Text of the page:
Ukrainian Borscht with Potatoes

Thank You so much to Potatoes USA for sponsoring this post!  As always, all opinions are my own.

 

As kids, my sister and I spent many weekends staying with my Polish/Ukrainian Grandparents.  At one point in time, we lived right down the street from them, but to us visiting their house still somehow felt like venturing into another world.

My Grandma being big on tradition and my Grandpa being very much a creature of habit meant that on both counts, our visits rarely deviated from a routine.  On Friday night, we ate dinner at the Polish Home.  There we shared fried fish and large platters of potato and cheese pierogi.  If I was lucky, I got to have a 7-Up too (It was the only time I was allowed to drink soda!).

Saturdays were spent lounging around, reading “The Funnies” (comics) in the paper, and watching my Grandma cook, before heading to church later in the evening.  The dishes that she made were the typical Ukrainian fare, which she grew up with, including golumpki (stuffed cabbage) and borscht (beet soup).  This is her recipe for borscht.

If you have ever searched for a borscht recipe before, then you might know that there are hundreds of variations.  My Grandma thought it necessary to use a sparerib for the flavor that the fat imparts.  If you prefer, you can omit the meat altogether and make a Vegetarian version of this soup as I often do.  You must include the potatoes, however, as they not only thicken the broth, but soak up all of that gorgeous red beet color too!

 

 

 

UKRAINIAN BORSCHT WITH POTATOES

Serves:  4

Notes:  To make the borscht vegetarian, omit the sparerib from the recipe. Heat the olive oil as stated, and immediately add the tomato paste and spices to toast. Follow the recipe as is from there, using vegetable stock in place of chicken stock. Feel free to add a can of drained white beans to the mix too, for extra protein!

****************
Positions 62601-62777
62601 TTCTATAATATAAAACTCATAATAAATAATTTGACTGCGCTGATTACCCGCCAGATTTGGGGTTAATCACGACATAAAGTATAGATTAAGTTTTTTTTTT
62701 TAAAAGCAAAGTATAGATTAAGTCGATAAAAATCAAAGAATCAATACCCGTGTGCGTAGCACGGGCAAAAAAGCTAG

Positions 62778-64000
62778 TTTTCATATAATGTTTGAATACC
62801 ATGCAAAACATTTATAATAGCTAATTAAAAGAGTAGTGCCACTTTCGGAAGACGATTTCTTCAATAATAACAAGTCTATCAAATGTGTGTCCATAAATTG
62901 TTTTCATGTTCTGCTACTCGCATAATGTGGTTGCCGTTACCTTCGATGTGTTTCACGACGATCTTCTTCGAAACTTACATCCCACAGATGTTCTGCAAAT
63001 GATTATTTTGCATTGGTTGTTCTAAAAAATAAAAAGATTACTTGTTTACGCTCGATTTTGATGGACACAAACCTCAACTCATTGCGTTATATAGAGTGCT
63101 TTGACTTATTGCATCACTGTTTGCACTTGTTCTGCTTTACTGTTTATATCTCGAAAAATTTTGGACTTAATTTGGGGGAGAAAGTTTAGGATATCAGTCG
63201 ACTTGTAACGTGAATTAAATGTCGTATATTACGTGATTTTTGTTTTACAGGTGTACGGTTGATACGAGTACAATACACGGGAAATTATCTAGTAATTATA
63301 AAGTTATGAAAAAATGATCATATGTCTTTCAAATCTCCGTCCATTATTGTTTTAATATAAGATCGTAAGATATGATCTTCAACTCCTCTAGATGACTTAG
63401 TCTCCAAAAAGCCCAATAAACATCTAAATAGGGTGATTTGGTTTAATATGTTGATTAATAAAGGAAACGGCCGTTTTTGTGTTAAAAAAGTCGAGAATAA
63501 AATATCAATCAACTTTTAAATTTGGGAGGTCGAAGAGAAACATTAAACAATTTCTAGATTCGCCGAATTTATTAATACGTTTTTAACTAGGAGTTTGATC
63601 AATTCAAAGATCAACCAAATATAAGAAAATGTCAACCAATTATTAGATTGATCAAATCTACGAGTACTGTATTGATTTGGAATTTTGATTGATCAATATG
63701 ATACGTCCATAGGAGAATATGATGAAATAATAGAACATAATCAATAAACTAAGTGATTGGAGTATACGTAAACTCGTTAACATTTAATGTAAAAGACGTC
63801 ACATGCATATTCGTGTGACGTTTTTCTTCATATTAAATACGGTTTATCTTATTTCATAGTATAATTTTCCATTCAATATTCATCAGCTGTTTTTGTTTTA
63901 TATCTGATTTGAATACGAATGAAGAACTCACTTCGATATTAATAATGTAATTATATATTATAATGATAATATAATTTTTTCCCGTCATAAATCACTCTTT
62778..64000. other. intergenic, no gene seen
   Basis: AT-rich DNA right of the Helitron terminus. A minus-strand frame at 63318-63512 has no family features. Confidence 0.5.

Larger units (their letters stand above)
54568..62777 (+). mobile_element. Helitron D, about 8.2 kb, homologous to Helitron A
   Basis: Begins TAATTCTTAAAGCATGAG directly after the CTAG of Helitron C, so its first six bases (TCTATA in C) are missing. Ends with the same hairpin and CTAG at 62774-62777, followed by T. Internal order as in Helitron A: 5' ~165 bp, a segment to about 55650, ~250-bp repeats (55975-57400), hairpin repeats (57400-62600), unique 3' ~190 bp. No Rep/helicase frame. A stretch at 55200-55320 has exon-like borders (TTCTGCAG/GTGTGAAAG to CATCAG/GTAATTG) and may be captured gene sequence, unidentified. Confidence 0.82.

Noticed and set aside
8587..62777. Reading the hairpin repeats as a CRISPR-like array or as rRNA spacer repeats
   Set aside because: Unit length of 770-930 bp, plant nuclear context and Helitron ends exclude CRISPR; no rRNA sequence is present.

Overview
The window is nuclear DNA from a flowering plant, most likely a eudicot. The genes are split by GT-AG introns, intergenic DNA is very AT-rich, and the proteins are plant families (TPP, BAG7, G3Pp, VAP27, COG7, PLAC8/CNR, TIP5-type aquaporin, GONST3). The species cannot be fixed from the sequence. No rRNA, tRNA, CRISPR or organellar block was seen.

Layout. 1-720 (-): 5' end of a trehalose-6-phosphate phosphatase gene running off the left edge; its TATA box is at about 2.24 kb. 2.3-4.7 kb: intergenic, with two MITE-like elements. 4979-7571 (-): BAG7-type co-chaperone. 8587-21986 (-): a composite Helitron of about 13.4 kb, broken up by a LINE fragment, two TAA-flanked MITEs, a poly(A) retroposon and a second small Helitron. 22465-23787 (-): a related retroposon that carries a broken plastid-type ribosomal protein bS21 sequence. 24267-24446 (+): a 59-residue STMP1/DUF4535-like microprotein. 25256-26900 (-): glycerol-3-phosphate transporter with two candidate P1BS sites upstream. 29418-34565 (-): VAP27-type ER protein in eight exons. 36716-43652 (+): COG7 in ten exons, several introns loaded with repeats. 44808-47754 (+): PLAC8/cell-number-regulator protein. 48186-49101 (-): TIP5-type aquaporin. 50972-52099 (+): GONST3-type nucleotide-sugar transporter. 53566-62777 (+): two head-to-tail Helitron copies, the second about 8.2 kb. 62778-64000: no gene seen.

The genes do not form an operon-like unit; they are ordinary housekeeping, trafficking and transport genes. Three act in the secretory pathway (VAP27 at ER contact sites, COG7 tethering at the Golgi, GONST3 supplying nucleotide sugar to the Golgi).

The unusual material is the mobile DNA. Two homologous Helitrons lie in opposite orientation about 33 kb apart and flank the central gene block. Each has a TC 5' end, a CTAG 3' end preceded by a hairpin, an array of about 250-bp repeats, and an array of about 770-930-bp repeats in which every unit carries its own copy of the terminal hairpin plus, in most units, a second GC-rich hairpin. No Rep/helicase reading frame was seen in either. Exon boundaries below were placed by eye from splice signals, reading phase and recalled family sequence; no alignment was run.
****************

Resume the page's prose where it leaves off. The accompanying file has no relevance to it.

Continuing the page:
The people in my family enjoy this soup to varying degrees of pink! Some like a dollop of sour cream added to the top of it, while others like to mix a large spoonful of it directly into the broth. I recommend starting small and adding more as you wish! Enjoy!

For the broth:
3 medium-size red beets, scrubbed clean
8 cups water

For the borscht:
1 tablespoon olive oil
1 small piece pork sparerib (about 3 ribs)
2 tablespoons tomato paste
2 tablespoons brown sugar (or coconut sugar)
½ teaspoon ground coriander
½ teaspoon caraway seeds
Beet broth
2 cups chicken stock (or vegetable stock)
1 white onion, chopped
2 carrots, peeled and chopped
3 medium-size red potatoes, scrubbed clean and chopped
¼ small green cabbage, shredded (about 1 cup shredded)
2 tablespoons chopped fresh dill
1 teaspoon apple cider vinegar
Salt & pepper to taste

To garnish:
Additional chopped dill
Sour cream or plain yogurt

* This step can be done up to 3 days in advance. * To make the beet broth, place the beets in a Dutch oven or large pot and cover with the water. Bring to a boil over high heat. Cover the pot and reduce the heat to medium-low. Simmer for approximately 30-40 minutes, until the beets are tender and can easily be pierced with a knife. Remove the beets from the broth to cool, reserving the broth. Once cool, peel the skins off of the beets; discard the skins and slice the beets into thin matchsticks. Strain the broth and set aside.
Heat the olive oil in a Dutch oven or large pot, set over medium-high heat. Add the sparerib to the pot. Sear the meat for approximately 3-5 minutes on each side. Remove and set aside on a small plate.
Add the tomato paste, brown sugar and spices to the pot. Cook, stirring, for a minute or so, just until fragrant.
Add the reserved beet broth, stock, onion, carrots, potatoes, and sparerib – along with any juices that have accumulated – to the pot. Bring to a boil, cover, and reduce the heat to medium-low. Simmer for approximately 25 minutes, until the vegetables are tender.
Add the cabbage, sliced beets, and dill to the pot. Simmer for an additional five minutes.
Stir in the vinegar.
Serve hot or cold with shredded pieces of the sparerib, if desired. Garnish with additional dill and a spoonful of sour cream.


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2 Responses to Ukrainian Borscht with Potatoes

  1. Pierogies, po-ke-no, and pancakes, please. In that order! After seeing these photos, I think I know where my beets and potatoes are going next. 🙂

  2. Anonymous says:

    This is an absolutely delicious version of borscht and I am yearning for a large, hot bowl of it right now!!! Thanks for posting this recipe and all these beautiful pictures!

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